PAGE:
For further info and to find out how to order, go the the JaZt Tapes site:

This is "free jazz" the way it sounds when everybody is attuned to the spirit feel. Recommended!

Posted by Grego Applegate Edwards
Labels: abdelhai bennani trio the crawling snake gapplegate music review, alan silva, free jazz from europe 2001, makoto sato











 CD - 029







The JaZt Tapes series seems to me a very good idea. It is a series of limited-edition releases by mostly avant jazz artists, music they want the music community to hear, as a promotion of their music and as a way of introducing the music to the public in hopes of a larger-scale release in the future.


Today we take a look at one such release by Jeffrey Hayden Shurdut, Live at ABC No Rio, NYC (JaZt Tapes CD-029).


It is a 2007 performance with a shifting set of improvisers that includes Shurdut on piano along with Chris Welcome, Robyn Siwula, Ken Silverman, Blaise Siwula, Marcus Cummins, Raymond Todd, Shayna Dulberger and Scott May.


It is nice sort of free-energy anarchy that gets going on this set, put in to orbit with Shurdut's all-over density at the piano, with Silverman's guitar and Blaise Siwula's alto and clarinet some of the other more outstanding voices in the general tumult.


It's music that does not compromise. It is music that should fascinate those into the "new thing" because the mix is very dynamic, ever-changing and sonically diverse. It's worth the effort to track this one down.


Some Shurdut is no doubt essential to any free improv collection and this is a good one.


Go to to find out more about the series and how to order a copy.


Posted by Grego Applegate Edwards at 6:39 AM


Labels: avant jazz, free improvisation, free jazz today, jeffrey hayden shurdut's live at abc no rio nyc gapplegate music review





CD - 30






Noah Howard is no more. But his music lives on. An interesting, previously unreleased quartet performance can be had as Live at the Glenn Miller Cafe (JaZt Tapes 030).

It features Noah on alto and tenor in good form from 2000 with the always lively Bobby Few on piano and a game rhythm section of Ulf Akerhjelm on bass and Gilbert Matthews, drums.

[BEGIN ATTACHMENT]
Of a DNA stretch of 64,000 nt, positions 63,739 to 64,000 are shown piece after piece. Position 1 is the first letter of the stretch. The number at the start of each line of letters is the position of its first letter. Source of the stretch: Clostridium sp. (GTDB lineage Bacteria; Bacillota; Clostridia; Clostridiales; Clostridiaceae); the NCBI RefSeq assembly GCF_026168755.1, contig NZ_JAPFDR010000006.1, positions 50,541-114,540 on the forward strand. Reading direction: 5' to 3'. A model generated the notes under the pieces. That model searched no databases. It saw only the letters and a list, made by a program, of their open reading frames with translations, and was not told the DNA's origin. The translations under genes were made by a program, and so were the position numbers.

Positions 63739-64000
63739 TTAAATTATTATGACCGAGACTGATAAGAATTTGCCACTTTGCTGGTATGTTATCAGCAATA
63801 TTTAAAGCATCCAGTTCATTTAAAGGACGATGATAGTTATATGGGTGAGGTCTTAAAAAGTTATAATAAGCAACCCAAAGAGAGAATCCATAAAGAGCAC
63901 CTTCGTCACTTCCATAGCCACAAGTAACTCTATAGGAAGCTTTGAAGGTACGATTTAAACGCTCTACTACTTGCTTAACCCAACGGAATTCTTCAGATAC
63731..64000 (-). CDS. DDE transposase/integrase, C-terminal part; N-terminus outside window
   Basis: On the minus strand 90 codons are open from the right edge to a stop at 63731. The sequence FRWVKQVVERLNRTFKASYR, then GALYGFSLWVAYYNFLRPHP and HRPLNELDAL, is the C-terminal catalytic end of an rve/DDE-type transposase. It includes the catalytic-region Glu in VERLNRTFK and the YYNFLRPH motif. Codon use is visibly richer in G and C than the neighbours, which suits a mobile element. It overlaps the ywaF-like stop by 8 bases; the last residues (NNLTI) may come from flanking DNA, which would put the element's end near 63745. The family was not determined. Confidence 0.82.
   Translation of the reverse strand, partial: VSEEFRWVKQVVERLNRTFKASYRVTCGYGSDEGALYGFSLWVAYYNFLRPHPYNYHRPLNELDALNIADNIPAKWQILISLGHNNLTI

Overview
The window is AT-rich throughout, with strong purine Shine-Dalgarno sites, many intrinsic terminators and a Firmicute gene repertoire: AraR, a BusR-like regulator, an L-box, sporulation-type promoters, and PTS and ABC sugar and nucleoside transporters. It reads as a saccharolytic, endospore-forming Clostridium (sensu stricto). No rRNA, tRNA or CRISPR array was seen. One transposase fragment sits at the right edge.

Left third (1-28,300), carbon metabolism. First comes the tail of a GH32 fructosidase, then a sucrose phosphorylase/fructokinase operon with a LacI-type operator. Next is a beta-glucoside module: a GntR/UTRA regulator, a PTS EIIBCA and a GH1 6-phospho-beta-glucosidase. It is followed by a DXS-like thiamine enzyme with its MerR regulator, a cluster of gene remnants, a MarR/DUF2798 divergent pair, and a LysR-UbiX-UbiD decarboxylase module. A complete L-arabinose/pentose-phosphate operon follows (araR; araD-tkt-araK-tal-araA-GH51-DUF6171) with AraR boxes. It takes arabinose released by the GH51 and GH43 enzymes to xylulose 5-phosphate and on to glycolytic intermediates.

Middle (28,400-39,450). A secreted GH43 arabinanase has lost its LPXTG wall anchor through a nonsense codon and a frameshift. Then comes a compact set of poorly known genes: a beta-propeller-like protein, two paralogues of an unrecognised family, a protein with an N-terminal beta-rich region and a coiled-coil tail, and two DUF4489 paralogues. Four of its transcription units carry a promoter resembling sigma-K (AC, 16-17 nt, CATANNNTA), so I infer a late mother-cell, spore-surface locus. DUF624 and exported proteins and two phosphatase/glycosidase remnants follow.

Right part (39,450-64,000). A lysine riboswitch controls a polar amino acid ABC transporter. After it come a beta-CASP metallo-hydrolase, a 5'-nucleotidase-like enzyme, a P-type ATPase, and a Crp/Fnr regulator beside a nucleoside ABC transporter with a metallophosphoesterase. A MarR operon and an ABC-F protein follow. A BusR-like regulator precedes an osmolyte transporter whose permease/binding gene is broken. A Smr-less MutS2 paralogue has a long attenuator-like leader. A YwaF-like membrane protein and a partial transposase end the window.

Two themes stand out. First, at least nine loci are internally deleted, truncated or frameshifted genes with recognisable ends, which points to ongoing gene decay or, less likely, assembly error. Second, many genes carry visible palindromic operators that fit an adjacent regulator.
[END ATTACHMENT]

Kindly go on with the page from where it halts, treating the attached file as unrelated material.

It has the late Trane general free feel as far as group dynamic goes much of the time--implied, open pulse at times, all-over chordal piano in Bobby Few's own way, Noah incantatory.

This is not copycatting, though. It extends the music tradition and it's doing so through the creative passion of Noah. And there are musical excursions into other zones in the course of the two sets represented here on disk.


The sound is very decent. It may not be the best thing Noah recorded but it extends what we have of his later period quite nicely and gives you some soulful freedom in the process.


Go to to find out more about the series and how to order a copy.


Posted by Grego Applegate Edwards at 6:14 AM

Labels: avant jazz, free improvisation, noah howard quartet's live at glenn miller cafe gapplegate music review




April 2013


By Ken Waxman


More than a typical nightclub set, the untitled tracks that make up this passionate and high-quality

performance from 2000 also serve as an inadvertent retrospective of saxophonist Noah Howard's long



The New Orleans-born Howard (Apr. 6th, 1943 - Sep. 3rd, 2010) was a second wave New Thing player,

who moved to Europe in the early '70s, initially working with fellow expatriates like saxophonist

Frank Wright and pianist Bobby Few and then, following his move to Belgium in the early '80s, after

time in Africa, gigging with jazzers from everywhere.


His collaborators included Europeans such as Dutch drummer Han Bennink and French pianist François Tusques plus South African bassist Johnny Dyani.


Live at Glenn Miller Café picks up on most of the musical currents Howard always brought to a performance.

Especially on the first, third and final tracks, playing tenor saxophone, Howard spins out

series of choruses, in an extended Trane-like mode but leavened with a blues overlay and some heartfelt

Crescent City soul.

Few is even more dazzling here,

providing McCoy Tyner-like modal expression whereneeded, yet elsewhere chording like a funky

combination of Wynton Kelly and Ray Charles.


Furthermore, when Howard switches to a balladic mode, the pianist manages to mate blues tonality and traditional romanticism in response.


Howard's internalization of African sounds is expressed on a couple of later tracks. Here the measured backbeat of Cape Town-born, Swedish-resident drummer Gilbert Matthews predominates, mixed with Few's gospelish runs.


But the performances are hardly conventional. Capable journeyman bassist Ulf Åkerhjelm interrupts the most extended variants with some faux-baroque bowed basslines while the alto saxophone solo evolves from a theme statement ofbugle-like cadences to splayed and pressurizedmultiphonics.


Howard never lost the populism that kept him working steadily until his death from a cerebral

hemorrhage and he amply demonstrates it here.


One track is a close cousin to "Work Song", albeit deconstructed with some reed snarls, Few contributing boogie-woogie licks plus a shuffle beat from Matthews.